Radical Islam is on American soil, as the San Bernardino shooting sadly reminded us.
Today, we live in a much more dangerous world than we did right after 9/11.
Because our government is so flat-footed, as technology rapidly increases, the threats are increasing exponentially. As the 9/11 Commission pointed out, 9/11 was, above all else, a failure of imagination.
We are always responding to the last terrorist attack rather than thinking outside of the box to help prevent the next one.
The U.S. government tells our citizens to be vigilant. Our citizens can be more than vigilant; they can be actively involved in preventing a terrorist attack or helping improve situational awareness for first responders during such an attack.
The power of social media during, or even before, a terrorist attack is real and needs to be harnessed. We need to look at various social media tools to be able to provide a more complete view of the tactical situation before and during a terrorist event.
Today, the United States needs a true situational awareness hotline. Such a dedicated hotline would be completely separate from 911. 911 calls need to be completely dedicated to typical emergency situations — and not flooded with other calls.
Key features of the situational awareness hotline would include:
A dedicated number operated by the National Counterterrorism Center, where the current database of over 1 million known or suspected international terrorists is currently housed.
A tie-in to the FBI’s terrorist screening database.
Before a terrorist event, if someone saw suspicious activity, they could text a photo/video to the situational awareness hotline in real time to enable our government to begin connecting the dots in an effort to prevent a terrorist attack.
During a terrorist event, observers could text photos, videos, etc., to the situational awareness hotline. This would provide for true situational awareness and enable first responders to be able to respond more quickly and more effectively.
Vigilant citizens could text a screen shot of any suspicious social media activity (Twitter, Facebook, etc.) to the National Counterterrorism Center.
The situational awareness hotline would be linked back to the state emergency management directors to ensure coordination with local law enforcement and first responders.
I first got the idea for a situational awareness hotline following the 2011 Norway attacks. Some close friends of mind had a teenage friend who was literally hiding in the bushes on the island during the attacks by Anders Breivik, which killed some 68 teenage youth.
The attacker came within just a few feet of her as she was hiding — she could actually hear him breathing.
Fortunately, she was able to send out a tweet for local people to come help her. Locals were able to help the kids before law enforcement arrived.
I then went back and looked at other terrorist attacks and how people at the scene used social media tools.
In 2008, during the Mumbai attacks, which killed more than 100 people and wounded more than 300, the best information came from Mumbai residents using Twitter and Flickr (a photo sharing site) to provide the latest coverage to others.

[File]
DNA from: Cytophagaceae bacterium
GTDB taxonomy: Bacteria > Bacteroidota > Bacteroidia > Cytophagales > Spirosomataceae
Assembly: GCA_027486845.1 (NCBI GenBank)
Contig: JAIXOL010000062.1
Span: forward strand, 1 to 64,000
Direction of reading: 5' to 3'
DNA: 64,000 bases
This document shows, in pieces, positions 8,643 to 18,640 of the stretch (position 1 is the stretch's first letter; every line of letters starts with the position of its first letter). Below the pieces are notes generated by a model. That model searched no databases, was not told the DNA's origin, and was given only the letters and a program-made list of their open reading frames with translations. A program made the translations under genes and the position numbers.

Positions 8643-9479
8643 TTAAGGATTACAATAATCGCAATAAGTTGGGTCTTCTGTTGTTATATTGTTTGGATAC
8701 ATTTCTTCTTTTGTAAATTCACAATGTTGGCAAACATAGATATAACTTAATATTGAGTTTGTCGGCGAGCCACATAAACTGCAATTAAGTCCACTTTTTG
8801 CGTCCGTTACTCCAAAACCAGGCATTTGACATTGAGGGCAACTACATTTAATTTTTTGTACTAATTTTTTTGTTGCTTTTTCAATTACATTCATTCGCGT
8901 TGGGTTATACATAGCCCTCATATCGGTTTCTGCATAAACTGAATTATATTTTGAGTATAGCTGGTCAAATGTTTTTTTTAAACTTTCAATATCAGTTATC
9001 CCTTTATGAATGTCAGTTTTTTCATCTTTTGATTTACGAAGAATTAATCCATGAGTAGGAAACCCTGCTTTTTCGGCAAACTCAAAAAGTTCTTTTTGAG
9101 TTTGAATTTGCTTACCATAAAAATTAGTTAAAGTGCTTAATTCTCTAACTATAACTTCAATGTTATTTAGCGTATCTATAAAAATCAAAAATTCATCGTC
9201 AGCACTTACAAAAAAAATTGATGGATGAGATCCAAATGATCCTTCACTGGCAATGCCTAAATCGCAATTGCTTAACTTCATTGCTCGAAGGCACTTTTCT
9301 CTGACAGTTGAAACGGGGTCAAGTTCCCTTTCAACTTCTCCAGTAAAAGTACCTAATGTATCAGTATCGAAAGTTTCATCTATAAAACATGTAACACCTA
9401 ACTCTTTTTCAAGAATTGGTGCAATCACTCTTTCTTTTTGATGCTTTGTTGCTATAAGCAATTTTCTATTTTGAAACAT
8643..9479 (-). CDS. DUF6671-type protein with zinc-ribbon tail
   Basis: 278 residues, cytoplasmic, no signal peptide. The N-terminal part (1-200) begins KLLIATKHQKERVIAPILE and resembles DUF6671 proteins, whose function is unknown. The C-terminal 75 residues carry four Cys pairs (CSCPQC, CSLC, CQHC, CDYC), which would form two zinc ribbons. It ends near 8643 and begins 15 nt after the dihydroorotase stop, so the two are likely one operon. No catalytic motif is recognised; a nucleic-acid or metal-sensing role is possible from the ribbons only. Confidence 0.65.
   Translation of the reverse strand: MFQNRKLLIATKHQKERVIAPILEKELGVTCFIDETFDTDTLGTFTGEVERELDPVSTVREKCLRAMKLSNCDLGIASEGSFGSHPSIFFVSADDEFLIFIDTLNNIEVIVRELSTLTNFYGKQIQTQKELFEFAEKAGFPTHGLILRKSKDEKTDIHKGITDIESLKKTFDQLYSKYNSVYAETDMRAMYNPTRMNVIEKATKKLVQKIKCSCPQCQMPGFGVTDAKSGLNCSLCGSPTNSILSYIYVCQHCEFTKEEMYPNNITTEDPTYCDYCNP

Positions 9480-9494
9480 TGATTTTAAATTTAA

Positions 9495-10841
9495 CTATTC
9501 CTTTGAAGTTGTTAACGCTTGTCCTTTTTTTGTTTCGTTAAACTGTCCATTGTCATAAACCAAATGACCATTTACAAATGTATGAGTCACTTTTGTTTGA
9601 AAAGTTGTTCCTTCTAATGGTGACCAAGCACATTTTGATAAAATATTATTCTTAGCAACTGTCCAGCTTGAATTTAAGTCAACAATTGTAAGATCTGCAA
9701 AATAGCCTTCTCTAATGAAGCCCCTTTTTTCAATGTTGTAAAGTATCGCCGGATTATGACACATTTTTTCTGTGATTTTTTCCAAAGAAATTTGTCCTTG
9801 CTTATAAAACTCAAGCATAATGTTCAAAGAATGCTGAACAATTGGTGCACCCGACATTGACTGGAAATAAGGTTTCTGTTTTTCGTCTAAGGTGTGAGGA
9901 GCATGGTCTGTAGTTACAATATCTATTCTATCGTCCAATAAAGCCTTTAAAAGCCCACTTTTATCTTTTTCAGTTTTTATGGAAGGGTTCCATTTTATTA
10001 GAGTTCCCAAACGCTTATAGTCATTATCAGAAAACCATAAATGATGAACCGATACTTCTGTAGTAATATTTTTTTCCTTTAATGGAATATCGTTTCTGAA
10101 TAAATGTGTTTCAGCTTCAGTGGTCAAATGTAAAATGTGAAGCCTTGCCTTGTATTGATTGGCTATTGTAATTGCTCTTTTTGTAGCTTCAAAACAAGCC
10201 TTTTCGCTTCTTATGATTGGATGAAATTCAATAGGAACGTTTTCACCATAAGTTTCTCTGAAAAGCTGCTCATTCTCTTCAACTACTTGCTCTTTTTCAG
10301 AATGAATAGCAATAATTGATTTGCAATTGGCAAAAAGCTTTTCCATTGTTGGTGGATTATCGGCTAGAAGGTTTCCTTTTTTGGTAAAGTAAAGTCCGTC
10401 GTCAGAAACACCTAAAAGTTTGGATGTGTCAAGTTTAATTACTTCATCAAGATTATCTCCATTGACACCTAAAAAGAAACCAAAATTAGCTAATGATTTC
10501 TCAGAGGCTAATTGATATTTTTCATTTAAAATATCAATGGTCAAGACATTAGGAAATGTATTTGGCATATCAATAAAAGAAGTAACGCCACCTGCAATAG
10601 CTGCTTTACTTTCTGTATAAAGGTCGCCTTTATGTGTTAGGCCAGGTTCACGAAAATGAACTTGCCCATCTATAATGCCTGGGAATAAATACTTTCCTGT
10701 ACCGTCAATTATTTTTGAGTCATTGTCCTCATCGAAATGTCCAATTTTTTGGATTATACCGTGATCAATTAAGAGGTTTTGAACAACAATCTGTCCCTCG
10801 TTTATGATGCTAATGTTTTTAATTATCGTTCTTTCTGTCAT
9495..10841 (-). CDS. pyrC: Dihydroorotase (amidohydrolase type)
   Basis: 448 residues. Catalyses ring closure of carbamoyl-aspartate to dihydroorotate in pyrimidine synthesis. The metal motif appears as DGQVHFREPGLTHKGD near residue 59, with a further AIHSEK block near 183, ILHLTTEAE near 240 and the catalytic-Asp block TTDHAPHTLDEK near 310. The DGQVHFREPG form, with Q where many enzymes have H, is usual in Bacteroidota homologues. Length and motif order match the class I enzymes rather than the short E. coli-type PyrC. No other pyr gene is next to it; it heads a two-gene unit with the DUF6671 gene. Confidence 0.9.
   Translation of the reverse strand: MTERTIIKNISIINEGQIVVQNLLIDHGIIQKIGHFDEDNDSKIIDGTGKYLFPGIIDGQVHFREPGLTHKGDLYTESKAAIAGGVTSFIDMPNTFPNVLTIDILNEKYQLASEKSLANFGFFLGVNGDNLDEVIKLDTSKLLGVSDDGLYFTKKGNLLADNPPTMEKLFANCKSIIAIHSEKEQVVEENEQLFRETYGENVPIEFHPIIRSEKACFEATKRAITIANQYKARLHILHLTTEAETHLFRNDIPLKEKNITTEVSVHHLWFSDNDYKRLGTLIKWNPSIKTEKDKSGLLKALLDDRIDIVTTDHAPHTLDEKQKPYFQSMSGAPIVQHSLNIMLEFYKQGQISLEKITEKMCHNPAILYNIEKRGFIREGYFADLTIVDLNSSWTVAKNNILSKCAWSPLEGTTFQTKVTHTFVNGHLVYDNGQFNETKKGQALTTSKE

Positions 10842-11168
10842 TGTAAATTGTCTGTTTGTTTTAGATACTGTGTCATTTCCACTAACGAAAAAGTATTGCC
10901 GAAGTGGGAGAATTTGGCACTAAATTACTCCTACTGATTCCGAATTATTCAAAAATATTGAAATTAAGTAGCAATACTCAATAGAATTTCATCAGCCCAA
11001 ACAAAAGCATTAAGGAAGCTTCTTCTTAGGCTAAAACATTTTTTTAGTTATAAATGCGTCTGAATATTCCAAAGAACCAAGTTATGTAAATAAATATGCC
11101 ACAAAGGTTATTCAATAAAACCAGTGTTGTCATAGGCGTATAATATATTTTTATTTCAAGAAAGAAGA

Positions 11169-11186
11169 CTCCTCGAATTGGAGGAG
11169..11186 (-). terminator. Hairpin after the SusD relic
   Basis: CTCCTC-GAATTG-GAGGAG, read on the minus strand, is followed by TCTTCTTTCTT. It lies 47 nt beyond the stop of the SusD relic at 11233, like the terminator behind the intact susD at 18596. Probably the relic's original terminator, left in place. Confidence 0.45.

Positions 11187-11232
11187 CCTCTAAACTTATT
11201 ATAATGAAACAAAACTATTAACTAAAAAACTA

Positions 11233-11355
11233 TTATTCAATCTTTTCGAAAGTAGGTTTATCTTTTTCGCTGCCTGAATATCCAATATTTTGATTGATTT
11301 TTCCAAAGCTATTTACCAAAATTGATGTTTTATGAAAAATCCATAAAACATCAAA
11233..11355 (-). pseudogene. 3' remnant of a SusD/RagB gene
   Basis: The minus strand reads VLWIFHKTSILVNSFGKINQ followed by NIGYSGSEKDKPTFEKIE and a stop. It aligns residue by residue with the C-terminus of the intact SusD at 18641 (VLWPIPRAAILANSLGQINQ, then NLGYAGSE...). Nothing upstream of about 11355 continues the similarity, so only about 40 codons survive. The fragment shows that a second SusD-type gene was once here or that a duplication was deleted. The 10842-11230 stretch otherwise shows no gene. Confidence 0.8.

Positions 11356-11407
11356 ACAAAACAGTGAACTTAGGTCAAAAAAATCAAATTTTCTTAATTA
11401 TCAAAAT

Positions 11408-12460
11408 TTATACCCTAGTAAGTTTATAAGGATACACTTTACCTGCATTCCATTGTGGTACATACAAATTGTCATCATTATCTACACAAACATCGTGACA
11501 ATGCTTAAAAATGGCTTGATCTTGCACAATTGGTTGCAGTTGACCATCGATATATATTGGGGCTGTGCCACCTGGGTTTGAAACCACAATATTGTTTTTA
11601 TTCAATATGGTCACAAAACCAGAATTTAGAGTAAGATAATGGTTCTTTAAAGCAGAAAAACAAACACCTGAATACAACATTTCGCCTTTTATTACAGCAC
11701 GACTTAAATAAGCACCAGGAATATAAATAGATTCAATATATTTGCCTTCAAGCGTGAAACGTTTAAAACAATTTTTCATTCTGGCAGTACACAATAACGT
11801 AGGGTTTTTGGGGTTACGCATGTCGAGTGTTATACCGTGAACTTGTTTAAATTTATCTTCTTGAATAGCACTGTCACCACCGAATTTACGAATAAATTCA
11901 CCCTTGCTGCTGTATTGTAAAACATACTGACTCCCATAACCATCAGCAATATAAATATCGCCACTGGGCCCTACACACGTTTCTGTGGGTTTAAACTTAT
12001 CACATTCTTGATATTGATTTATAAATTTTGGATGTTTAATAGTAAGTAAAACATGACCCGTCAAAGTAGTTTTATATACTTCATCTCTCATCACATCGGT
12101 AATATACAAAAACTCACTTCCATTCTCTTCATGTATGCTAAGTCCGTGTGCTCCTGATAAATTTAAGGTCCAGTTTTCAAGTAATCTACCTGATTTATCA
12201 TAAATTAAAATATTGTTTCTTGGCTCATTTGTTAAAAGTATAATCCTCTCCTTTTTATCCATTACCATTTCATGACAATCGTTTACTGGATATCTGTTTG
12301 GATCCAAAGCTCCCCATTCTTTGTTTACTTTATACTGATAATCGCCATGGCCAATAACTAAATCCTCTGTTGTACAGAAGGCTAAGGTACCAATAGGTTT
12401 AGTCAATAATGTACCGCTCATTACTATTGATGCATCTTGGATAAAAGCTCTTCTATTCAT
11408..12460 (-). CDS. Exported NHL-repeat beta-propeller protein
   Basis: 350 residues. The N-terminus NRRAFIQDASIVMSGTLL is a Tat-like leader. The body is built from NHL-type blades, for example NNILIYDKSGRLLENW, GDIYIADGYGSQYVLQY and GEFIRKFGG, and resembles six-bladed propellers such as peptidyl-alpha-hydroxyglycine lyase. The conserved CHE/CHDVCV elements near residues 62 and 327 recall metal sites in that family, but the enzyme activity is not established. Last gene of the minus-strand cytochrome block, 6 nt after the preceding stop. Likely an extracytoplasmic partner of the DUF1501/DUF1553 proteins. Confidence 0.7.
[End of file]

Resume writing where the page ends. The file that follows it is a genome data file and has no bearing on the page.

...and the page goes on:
The power of social media was also one of the best lessons learned from the Boston Marathon bombing. In fact, Boston police used Facebook and Twitter to get the right information out to the people.
Social media sites like Twitter and Facebook are useful open source intelligence tools (OSINT) that have tremendous power before and during a terrorist attack. Our government must do a much better job of utilizing OSINT to defeat radical Islam.
Google, for example, only shows the most popular searches and not in all languages. Other search engines, many housed at universities, have the ability to do deeper dives in research for suspected terrorist activity in a variety of languages.
We have the technology right now to establish a real situational awareness hotline in the United States. State emergency management directors would welcome this type of capability, as evidenced by recent US House Homeland Security Field Hearing.
A true situational awareness hotline would help us:
Better deal with a “soft target” scenario.
Prevent a terrorist attack.
Improve situational awareness during an attack and help first responders respond more effectively.
A situational awareness hotline is an idea whose time has come. It would help us harness the power of social media and take the fight to radical Islam and, in so doing, save American lives.
Van Hipp is chairman of American Defense International, Inc. (ADI), a Washington, D.C. consulting firm. He is former chairman of the South Carolina Republican Party, and served on the Presidential Electoral College in 1988. He was also deputy assistant Secretary of the U.S. Army, during Operation Desert Shield/Storm. Later, defense secretary Dick Cheney named Hipp as principal deputy general counsel of the Navy. Hipp has appeared on Newsmax TV, Fox News, MSNBC, CNN, as an expert on terrorism and other security issues. He is the author of “The New Terrorism: How to Fight It and Defeat It.” Hipp graduated from Wofford College, and received his juris doctor from the University of South Carolina School of Law. To read more of his reports,Go Here Now.